Every day Poets & Writers Magazine scans the headlines—from publishing reports to academic announcements to literary dispatches—for all the news that creative writers need to know. Here are today’s stories:
Publishers Weekly has released the results of its annual publishing industry salary survey, which this year included questions about the industry’s racial diversity. The survey found that 11.3 percent of publishing employees identified as people of color, and that 72 percent of people of color—versus 47 percent of whites—believe that the lack of diversity in senior-level management affects the lack of diversity in titles published.
Banned Books Week starts this week. The American Library Association has released a list of the most challenged books of 2013; the list is led by Dav Pilkey’s Captain Underpants, followed by Toni Morrison’s The Bluest Eye, and Sherman Alexie’s The Absolutely True Diary of a Part-Time Indian. Throughout the week libraries and bookstores will celebrate books that have faced censorship. (Los Angeles Times)
On the subject of banned books, cartoonist Jeff Smith, whose comic Bone was the tenth most challenged book of 2013, discusses with the Guardian the censorship of comics and graphic novels, arguing that the visual nature of comics, as well as the assumption that they are meant for children, makes them easy targets.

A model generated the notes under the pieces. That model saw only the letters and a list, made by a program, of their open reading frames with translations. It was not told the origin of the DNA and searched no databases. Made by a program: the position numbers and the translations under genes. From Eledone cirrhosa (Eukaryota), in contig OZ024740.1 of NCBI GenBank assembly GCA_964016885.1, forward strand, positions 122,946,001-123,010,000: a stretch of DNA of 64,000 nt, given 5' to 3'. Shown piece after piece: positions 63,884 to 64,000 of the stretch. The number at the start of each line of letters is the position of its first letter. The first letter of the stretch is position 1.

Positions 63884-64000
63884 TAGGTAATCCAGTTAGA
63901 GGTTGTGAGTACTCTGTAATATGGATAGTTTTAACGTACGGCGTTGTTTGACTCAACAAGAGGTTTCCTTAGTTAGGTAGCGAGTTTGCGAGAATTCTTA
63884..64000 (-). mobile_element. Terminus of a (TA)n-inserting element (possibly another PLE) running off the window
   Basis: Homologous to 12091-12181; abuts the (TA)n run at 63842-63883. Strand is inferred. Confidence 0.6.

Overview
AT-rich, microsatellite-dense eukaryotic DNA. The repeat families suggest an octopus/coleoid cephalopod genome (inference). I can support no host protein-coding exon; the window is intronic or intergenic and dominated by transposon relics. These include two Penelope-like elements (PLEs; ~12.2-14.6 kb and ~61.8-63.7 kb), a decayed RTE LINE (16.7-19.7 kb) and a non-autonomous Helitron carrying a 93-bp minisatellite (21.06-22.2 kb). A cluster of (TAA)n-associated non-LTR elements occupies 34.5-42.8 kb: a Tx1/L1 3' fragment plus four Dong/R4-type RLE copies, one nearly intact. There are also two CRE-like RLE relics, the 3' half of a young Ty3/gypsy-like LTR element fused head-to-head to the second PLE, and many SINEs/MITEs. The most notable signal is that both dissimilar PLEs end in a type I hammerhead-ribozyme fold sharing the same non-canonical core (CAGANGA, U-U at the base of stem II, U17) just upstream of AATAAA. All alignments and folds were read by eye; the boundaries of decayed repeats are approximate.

Meanwhile, Penguin Books for Young Readers will launch a Cartoon Network imprint in summer 2015. Cartoon Network will publish books associated with existing television series, and also test out ideas and art for new shows. (Publishers Weekly)
At the Guardian, journalist Rob Boffard relates his experience of reading Joshua Ferris’s novel To Rise Again at a Decent Hour in four hours and thirteen minutes, with the help of the speed-reading app Spritz. “Reading a novel on Spritz is like riding a unicycle from Shepherd’s Bush to Brick Lane. You can do it, but there are far more pleasant and logical ways to get there.”
In October, Vintage Books will release nine of Gabriel García Márquez’s translated works as e-books for the first time. Márquez, who passed away six months ago, had resisted giving up the e-book rights for his books. (New York Times)
The Atlantic reports that the number of kids reading a particular book spikes after it has been adapted into a movie.
“The trouble with writing is that it’s awfully like having baby after baby all by yourself.” At the Millions, Michelle Huneven talks about the trouble with writing, and how writers must constantly balance concentration with interruption and grandiosity with despair.